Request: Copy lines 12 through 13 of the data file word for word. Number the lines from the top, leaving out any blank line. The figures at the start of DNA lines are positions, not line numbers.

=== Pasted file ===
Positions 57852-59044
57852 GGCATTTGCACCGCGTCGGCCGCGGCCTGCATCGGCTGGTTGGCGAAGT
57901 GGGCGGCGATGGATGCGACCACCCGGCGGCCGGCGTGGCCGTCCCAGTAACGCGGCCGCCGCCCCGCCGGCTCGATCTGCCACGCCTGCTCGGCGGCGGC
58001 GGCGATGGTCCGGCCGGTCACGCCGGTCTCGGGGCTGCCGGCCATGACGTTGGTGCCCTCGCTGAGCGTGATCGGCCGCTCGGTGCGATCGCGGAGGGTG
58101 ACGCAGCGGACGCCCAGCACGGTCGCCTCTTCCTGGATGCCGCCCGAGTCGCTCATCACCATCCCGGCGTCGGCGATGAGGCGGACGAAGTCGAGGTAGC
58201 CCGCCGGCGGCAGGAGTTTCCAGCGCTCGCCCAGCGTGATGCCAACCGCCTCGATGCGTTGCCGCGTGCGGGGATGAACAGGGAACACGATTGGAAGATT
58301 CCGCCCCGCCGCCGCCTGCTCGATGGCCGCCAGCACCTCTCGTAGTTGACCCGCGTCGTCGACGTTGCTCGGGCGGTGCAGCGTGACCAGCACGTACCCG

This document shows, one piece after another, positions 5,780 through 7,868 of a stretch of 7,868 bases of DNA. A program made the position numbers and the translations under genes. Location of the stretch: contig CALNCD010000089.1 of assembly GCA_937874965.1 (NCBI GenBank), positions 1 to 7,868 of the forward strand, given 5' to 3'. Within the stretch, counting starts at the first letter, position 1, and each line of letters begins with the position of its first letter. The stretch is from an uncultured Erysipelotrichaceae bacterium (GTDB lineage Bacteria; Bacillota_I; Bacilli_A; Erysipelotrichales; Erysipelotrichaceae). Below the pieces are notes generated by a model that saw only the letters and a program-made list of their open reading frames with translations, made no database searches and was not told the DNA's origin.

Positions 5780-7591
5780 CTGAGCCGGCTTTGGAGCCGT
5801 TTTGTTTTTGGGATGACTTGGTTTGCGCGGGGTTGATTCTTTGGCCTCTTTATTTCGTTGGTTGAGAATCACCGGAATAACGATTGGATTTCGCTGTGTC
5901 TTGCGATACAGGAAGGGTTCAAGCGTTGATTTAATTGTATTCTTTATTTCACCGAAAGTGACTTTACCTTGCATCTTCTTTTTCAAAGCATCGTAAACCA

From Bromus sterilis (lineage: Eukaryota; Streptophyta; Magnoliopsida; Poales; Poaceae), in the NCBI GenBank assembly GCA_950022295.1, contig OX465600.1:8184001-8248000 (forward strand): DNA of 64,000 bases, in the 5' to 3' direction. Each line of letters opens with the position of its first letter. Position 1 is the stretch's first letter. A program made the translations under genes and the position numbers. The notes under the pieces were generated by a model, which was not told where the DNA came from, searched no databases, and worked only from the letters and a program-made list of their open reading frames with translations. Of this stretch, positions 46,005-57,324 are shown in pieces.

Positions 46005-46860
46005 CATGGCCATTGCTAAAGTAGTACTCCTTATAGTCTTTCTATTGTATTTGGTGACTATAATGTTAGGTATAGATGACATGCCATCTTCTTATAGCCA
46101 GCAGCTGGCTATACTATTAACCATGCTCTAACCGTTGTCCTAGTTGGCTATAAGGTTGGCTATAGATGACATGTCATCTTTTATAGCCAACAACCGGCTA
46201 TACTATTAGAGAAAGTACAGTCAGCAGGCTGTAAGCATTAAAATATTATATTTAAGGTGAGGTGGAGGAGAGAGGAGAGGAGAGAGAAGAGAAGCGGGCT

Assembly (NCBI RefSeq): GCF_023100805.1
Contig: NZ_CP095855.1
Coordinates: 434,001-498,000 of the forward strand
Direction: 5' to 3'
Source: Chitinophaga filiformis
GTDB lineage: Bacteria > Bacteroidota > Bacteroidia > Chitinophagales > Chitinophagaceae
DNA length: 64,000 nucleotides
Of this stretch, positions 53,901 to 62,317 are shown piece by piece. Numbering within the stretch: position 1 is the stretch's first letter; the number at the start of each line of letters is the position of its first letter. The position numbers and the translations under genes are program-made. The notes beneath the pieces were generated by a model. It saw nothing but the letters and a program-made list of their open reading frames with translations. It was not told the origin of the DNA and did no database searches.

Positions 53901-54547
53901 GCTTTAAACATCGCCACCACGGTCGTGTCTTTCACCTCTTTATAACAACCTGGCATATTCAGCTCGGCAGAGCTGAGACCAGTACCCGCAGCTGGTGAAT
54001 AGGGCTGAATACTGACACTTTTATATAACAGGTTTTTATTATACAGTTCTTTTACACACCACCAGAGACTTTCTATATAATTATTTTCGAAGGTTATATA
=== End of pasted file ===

5901 TTGCGATACAGGAAGGGTTCAAGCGTTGATTTAATTGTATTCTTTATTTCACCGAAAGTGACTTTACCTTGCATCTTCTTTTTCAAAGCATCGTAAACCA

From Bromus sterilis (lineage: Eukaryota; Streptophyta; Magnoliopsida; Poales; Poaceae), in the NCBI GenBank assembly GCA_950022295.1, contig OX465600.1:8184001-8248000 (forward strand): DNA of 64,000 bases, in the 5' to 3' direction. Each line of letters opens with the position of its first letter. Position 1 is the stretch's first letter. A program made the translations under genes and the position numbers. The notes under the pieces were generated by a model, which was not told where the DNA came from, searched no databases, and worked only from the letters and a program-made list of their open reading frames with translations. Of this stretch, positions 46,005-57,324 are shown in pieces.